Learn more about the various technologies used in Toyota's fuel cell vehicles
Fuel cells generate electricity through a chemical reaction between hydrogen and oxygen. Hydrogen and ambient air are respectively supplied to the anode (negative electrode) and the cathode (positive electrode) of fuel cells to generate electricity.
Fuel cells consist of MEAs (membrane electrode assemblies) sandwiched between separators. An MEA is a solid polymer electrolyte membrane with catalyst layers applied. Since one cell can only yield less than one volt, several hundred cells are connected in a series to increase the voltage. This combined body of cells is called a fuel cell stack.
How electricity is generated from hydrogen and oxygen in a fuel cell
1. Hydrogen is supplied to the anode side.
2. Hydrogen molecules activated by the anode catalyst release their electrons.
3. The released electrons travel from the anode to the cathode, creating an electrical current.
4. The hydrogen molecules that release electrons become hydrogen ions and move through the polymer electrolyte membrane to the cathode side.
5. The hydrogen ions bond with airborne oxygen and electrons on the cathode catalyst to form water.
Here are some of the key specifications of Toyota's proprietary FC Stack.
By developing a high-capacity FC boost converter, it was possible to increase the voltage of the drive motor, reduce the number of fuel cells, and reduce the weight and volume of the system on board the Mirai.
In addition, the new system can be used with existing hybrid units, enhancing reliability and greatly reducing costs.
Innovations to voltage boost control and case structure also provide exceptionally quiet operation.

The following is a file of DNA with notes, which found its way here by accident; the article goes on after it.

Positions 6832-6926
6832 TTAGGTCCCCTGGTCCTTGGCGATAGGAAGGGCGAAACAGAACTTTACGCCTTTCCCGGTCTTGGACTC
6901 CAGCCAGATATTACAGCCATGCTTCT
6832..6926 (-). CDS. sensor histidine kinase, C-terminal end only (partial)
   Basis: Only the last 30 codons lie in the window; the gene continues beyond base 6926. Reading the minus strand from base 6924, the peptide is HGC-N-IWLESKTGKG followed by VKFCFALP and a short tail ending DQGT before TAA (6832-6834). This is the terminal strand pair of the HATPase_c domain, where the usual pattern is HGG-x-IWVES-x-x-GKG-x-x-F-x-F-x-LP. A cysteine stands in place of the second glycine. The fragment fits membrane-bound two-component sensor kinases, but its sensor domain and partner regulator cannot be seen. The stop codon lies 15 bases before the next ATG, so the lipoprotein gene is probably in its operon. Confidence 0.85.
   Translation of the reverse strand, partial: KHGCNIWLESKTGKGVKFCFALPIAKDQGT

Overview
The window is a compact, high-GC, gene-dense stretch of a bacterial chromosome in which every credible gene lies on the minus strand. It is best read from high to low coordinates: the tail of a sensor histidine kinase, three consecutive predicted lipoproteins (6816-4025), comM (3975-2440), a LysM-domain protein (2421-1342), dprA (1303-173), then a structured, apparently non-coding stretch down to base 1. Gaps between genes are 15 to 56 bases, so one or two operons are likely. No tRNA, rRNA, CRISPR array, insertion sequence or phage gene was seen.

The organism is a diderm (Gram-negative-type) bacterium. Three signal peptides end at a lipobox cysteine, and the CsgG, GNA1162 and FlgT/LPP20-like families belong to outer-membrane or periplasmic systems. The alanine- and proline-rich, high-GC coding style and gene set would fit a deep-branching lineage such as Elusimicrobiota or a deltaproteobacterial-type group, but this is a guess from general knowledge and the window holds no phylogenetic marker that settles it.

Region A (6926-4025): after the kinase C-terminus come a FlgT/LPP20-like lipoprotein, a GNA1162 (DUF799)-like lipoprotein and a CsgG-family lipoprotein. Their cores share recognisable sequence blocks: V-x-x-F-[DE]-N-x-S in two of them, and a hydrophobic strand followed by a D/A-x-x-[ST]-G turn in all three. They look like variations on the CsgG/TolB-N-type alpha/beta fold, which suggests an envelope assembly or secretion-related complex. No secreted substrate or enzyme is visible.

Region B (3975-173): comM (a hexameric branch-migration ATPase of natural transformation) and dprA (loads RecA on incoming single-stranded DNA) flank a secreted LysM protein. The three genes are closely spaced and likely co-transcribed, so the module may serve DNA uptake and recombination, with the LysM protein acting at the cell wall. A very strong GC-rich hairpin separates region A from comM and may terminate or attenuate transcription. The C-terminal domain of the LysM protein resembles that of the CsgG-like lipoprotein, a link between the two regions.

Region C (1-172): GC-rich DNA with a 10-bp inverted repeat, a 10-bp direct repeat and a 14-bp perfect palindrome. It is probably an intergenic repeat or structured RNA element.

The drive battery is rechargeable, storing energy recovered by the motor during deceleration. The "Mirai" is equipped with a nickel-metal hydride battery which stores energy recovered during deceleration, and then adds to the output of the fuel cells during acceleration.
A Toyota-developed AC synchronous motor/generator is used in the Mirai. It functions as a generator under deceleration to regenerate energy.
Max. power output: 113 kW (154 PS)
Max. torque: 335 N·m (34.2 kgf·m)
The power control unit in the Mirai consists of an inverter that converts DC into AC to power the motor and a DC/DC converter that draws current from and recharges the drive battery, among other systems. It exercises precise control over fuel cell power output and drive battery discharging and recharging under all driving conditions.
The Mirai is equipped with in-house developed 70 MPa high-pressure hydrogen tanks. The new 70 MPa tanks have three layers; a plastic liner a plastic liner to retain pressurized hydrogen (the innermost layer of the tank), a carbon fiber reinforced plastic layer, and a glass fiber reinforced plastic layer to protect the surface. The structure of the carbon fiber reinforced plastic layer has been innovatively lightened, giving it world-leading* tank storage performance.